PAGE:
An instrument which combines Raman spectroscopy with dynamic light scattering (DLS) can be used to study lysozyme’s unfolding and refolding processes under thermal stress conditions. Through the combination of these complementary techniques, secondary and tertiary protein structural markers (Raman spectroscopy) along with size changes (DLS) can be utilized in order to gain a better understanding of the unfolding behavior of lysozyme and other proteins.
In these experimental studies, attention is paid to the skeletal (930 cm-1 - 950 cm- 1), amide I (1600 cm-1 - 1700 cm-1), and amide III (1200 cm-1 - 1300 cm-1) marker regions in the Raman spectra. Variations in these areas suggest changes in protein’s secondary structure. Moreover, changes in tertiary structure can be seen by analyzing tyrosine (850 cm-1) and tryptophan (1550 cm-1) bands in the Raman spectra. Changes in these regions indicate a change in the local hydrophobic or hydrophilic environment of the side chain, which is typical of unfolding. The DLS measurements are used in order to analyze the size changes of the thermally stressed lysozyme in solution.
As the protein heats and starts to aggregate and unfold, it becomes larger. This increase in size as well as the changes in the protein structural markers in the Raman data, describes the lysozyme’s unfolding behavior.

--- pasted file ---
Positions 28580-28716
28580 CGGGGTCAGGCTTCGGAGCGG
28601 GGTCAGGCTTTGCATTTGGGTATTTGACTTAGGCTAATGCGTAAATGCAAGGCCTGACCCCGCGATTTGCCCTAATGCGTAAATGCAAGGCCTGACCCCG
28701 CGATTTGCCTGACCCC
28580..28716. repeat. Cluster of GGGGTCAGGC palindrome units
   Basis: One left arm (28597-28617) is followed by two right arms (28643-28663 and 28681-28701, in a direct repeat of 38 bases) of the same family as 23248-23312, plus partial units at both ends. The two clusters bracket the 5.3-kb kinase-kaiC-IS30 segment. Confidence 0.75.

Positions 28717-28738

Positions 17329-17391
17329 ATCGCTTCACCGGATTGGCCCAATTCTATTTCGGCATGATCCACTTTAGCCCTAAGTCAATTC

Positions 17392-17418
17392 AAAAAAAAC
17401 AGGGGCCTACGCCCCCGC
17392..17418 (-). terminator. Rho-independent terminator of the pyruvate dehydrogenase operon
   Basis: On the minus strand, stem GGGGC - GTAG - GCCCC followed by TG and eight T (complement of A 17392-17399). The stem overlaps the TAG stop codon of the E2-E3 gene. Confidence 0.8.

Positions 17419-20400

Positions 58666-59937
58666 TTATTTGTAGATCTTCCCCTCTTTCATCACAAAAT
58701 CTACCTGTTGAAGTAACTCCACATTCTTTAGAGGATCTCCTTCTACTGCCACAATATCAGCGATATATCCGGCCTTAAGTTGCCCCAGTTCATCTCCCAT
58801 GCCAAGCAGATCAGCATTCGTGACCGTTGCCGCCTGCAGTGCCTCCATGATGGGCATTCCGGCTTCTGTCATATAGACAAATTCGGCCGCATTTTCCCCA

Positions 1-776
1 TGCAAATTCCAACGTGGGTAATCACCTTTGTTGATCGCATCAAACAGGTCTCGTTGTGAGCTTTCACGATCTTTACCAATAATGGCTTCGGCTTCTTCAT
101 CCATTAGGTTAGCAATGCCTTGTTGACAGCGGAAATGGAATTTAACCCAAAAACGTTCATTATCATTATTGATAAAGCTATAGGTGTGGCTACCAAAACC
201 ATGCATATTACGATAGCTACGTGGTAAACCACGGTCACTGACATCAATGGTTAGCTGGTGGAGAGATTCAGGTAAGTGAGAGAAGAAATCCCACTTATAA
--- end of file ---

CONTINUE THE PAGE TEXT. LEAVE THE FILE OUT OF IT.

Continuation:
Methods and Materials
A fiber-coupled Raman spectrometer with a Zetasizer Nano ZSP is integrated within Malvern Panalytical’ Zetasizer Helix (ZS Helix) to provide Raman (conformational stability) and DLS (colloidal stability) data in sequence on a single sample.
The Zetasizer Nano system combines non-invasive backscatter (NIBS) detector technology with electrophoretic (ELS), static (SLS) and dynamic (DLS) light scattering to quantify the hydrodynamic radius of proteins from 0.3 nm to 10 µm, at concentrations from 0.1 mg/mL to 100 mg/mL, or more. Raman spectra were then collected using 785 nm excitation (~280 mW) from 150 cm-1 to 1925 cm-1 at 4 cm-1 resolution.
Lysozyme from the white of a chicken egg was formulated at concentrations of 3mg/mL and 30 mg/mL in a pH 4 citric acid buffer. Next, sample aliquots (~120µL) were introduced into the sample compartment by means of a quartz cuvette with a 3 mm pathlength. The temperature of the sample compartment can be set from 0 °C to 90°C ± 0.1°C.
Thermal jump experiments were carried out by taking a Raman spectrum and DLS measurement at a low temperature, rapidly increasing the temperature in the sample compartment to a high temperature, conducting another Raman and DLS measurement, and then returning the temperature in the compartment to the initial low temperature, before performing another Raman and DLS measurement. Thermal ramp studies were carried out collecting DLS and Raman data at a range of pre-defined 0.1°C to 2°C step-wise temperature increments.
Results and Discussion
Temperature Jump Studies
Figure 1. Raman spectra (left) and DLS size data (right) for temperature jump studies using 3 mg/mL (A) and 30 mg/mL (B) lysozyme solutions. All spectral data is background corrected and normalized to the height of the Phe peak.
Temperature jump studies were initially used to study the reversibility of lysozyme unfolding induced by thermal stress (Figure 1). The combination of Raman and DLS data obtained from the thermal jump experiments indicates that lysozyme unfolding occurred and that these changes are probably reversible.